Waiting for Bojangles

Waiting for Bojangles

2022, NR, 124 min. Directed by Régis Roinsard. Starring Virginie Efira, Romain Duris, Solan Machado Graner, Grégory Gadebois, Milo Machado Graner, Marie Fontannaz.

REVIEWED By Josh Kupecki, Fri., Sept. 2, 2022

When Olivier Bourdeaut’s novel, En Attendant Bojangles, was published in 2016, it quickly became a bestseller, striking an emotional chord with French (and subsequently international) readers. It is an eccentrically spun tale, told mostly in rhyme, pitting true love against mental illness, where dreams and delusions stave off the tragic realities of life. George and Camille’s story is told through the viewpoint of an unnamed child narrator, lightly interspersed with excerpts from George’s journal. For it is poor Camille who is ultimately unable to keep the madness at bay, and filtering that through the perspective of her offspring lends the novel a sense of both wonder and pathos.

This adaptation from director Régis Roinsard (The Translators) and screenwriter Romain Compingt completely removes that narrative framework from Waiting for Bojangles, instead opting for a straightforward story. The decision is a fatal one. In removing that voice, thus the context, the film renders every emotional beat as a stale cliche, becoming yet another reductive treatise on the merits and societal pitfalls of marching to a different beat.

As George (Duris) first spies Camille (Efira) at a swanky cocktail party in the French Riviera circa 1958, she is doing exactly that. He’s a rakish liar with a winning smile and she is spontaneity personified, her traumatic past briefly sketched out by mutual friend Charles (Gadebois). The film spends little time dwelling on that, however. Instead, the couple falls in love between bouts of tall-tale one-upmanship, and the story moves to Paris in the late Sixties. George and Camille have a son, Gary (Solan Machado Graner), a precocious, well-mannered child with a keen imagination. When not endlessly spinning the the song referenced in the title (Nina Simone’s version in the novel; here, a similar-sounding rendition by New Zealand crooner Marlon Williams, because music rights, presumably), Gary and his father spend their time being delightfully held hostage by Camille’s increasingly dark mood swings, going to great lengths to fight them off. Every whim, from endless cocktail parties to caring for a pet demoiselle crane, is seen to, until financial arrears send them packing to a castle in Spain for the melancholic final act.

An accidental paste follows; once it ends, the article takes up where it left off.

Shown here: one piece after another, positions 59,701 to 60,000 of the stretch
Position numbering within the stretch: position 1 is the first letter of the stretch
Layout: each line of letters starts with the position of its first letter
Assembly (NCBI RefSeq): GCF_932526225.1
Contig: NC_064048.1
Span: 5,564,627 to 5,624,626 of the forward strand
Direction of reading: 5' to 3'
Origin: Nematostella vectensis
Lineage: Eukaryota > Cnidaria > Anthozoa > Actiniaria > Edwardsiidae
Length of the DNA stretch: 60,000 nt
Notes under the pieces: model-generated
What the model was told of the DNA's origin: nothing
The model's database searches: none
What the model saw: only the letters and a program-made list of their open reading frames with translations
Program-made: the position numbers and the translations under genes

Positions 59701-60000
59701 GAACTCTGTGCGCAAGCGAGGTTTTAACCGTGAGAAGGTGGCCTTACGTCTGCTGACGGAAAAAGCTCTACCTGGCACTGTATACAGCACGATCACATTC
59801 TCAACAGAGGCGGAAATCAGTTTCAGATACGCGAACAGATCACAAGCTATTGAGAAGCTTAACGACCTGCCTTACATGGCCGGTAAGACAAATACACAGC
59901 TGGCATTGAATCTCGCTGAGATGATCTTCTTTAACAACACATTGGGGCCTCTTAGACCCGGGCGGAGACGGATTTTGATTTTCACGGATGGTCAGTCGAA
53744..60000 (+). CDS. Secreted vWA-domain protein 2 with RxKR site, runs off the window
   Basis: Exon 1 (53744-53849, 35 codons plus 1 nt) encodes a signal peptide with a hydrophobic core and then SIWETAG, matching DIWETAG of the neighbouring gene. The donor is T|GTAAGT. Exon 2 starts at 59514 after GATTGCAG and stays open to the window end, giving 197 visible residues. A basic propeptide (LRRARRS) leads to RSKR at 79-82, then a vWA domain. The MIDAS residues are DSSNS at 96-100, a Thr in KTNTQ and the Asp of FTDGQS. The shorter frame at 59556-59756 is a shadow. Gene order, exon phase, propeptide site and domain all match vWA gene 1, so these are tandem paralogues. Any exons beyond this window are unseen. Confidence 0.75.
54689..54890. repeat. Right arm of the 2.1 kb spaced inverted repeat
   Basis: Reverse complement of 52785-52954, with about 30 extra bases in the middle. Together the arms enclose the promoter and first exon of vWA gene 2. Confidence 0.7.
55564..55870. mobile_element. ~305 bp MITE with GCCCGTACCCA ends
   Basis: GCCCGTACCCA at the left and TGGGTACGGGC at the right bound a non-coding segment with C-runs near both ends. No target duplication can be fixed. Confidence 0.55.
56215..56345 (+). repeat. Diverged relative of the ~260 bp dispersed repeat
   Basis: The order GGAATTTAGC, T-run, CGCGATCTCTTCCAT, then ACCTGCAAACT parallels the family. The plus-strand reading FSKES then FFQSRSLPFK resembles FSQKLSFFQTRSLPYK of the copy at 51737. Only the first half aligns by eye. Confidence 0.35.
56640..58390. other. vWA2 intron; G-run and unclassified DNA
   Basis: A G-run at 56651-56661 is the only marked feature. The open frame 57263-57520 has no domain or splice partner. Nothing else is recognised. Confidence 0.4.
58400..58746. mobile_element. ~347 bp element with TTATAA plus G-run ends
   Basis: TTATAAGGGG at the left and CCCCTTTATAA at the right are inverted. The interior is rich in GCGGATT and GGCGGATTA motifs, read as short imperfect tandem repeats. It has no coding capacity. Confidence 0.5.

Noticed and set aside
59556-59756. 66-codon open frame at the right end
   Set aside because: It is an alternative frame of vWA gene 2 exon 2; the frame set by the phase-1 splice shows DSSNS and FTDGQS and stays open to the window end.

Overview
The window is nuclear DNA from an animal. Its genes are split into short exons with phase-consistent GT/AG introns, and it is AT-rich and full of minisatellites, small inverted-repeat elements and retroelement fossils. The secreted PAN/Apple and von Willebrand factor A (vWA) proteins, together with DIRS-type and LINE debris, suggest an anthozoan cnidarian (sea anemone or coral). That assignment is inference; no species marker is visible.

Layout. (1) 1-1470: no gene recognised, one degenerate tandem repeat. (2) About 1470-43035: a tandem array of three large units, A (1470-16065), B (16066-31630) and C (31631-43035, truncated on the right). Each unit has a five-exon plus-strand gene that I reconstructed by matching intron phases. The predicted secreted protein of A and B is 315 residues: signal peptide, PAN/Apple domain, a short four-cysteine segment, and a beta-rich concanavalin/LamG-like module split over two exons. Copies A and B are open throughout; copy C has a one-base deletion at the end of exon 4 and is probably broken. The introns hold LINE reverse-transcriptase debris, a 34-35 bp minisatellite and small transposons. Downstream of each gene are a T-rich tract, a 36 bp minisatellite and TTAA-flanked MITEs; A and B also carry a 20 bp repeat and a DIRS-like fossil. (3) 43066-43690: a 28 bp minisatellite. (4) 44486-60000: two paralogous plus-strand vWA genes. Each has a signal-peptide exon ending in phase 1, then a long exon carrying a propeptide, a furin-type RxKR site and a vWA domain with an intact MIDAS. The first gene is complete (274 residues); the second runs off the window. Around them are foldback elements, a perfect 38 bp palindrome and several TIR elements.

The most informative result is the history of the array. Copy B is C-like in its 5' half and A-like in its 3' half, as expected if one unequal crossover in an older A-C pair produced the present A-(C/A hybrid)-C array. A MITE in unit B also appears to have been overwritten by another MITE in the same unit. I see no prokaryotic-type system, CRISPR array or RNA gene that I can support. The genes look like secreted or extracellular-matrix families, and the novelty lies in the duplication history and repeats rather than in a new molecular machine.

Formally, Waiting for Bojangles looks marvelous, with Roinsard artfully weaving through throngs of partygoers placed in vibrant, lived-in spaces and exotic locales, and Virginie Efira continues her run of outstanding performances (see Sibyl, Benedetta), but she is ultimately ill-served by a character and a film that’s removed any gravitas it seeks to instill by paradoxically not being removed enough. Even taken on its own terms, Waiting for Bojangles exists to merely further romanticize mental illness as just another characteristic of being a free spirit, just too good for this world. She ain’t heavy, she’s just quirky.

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Waiting for Bojangles, Régis Roinsard, Virginie Efira, Romain Duris, Solan Machado Graner, Grégory Gadebois, Milo Machado Graner, Marie Fontannaz

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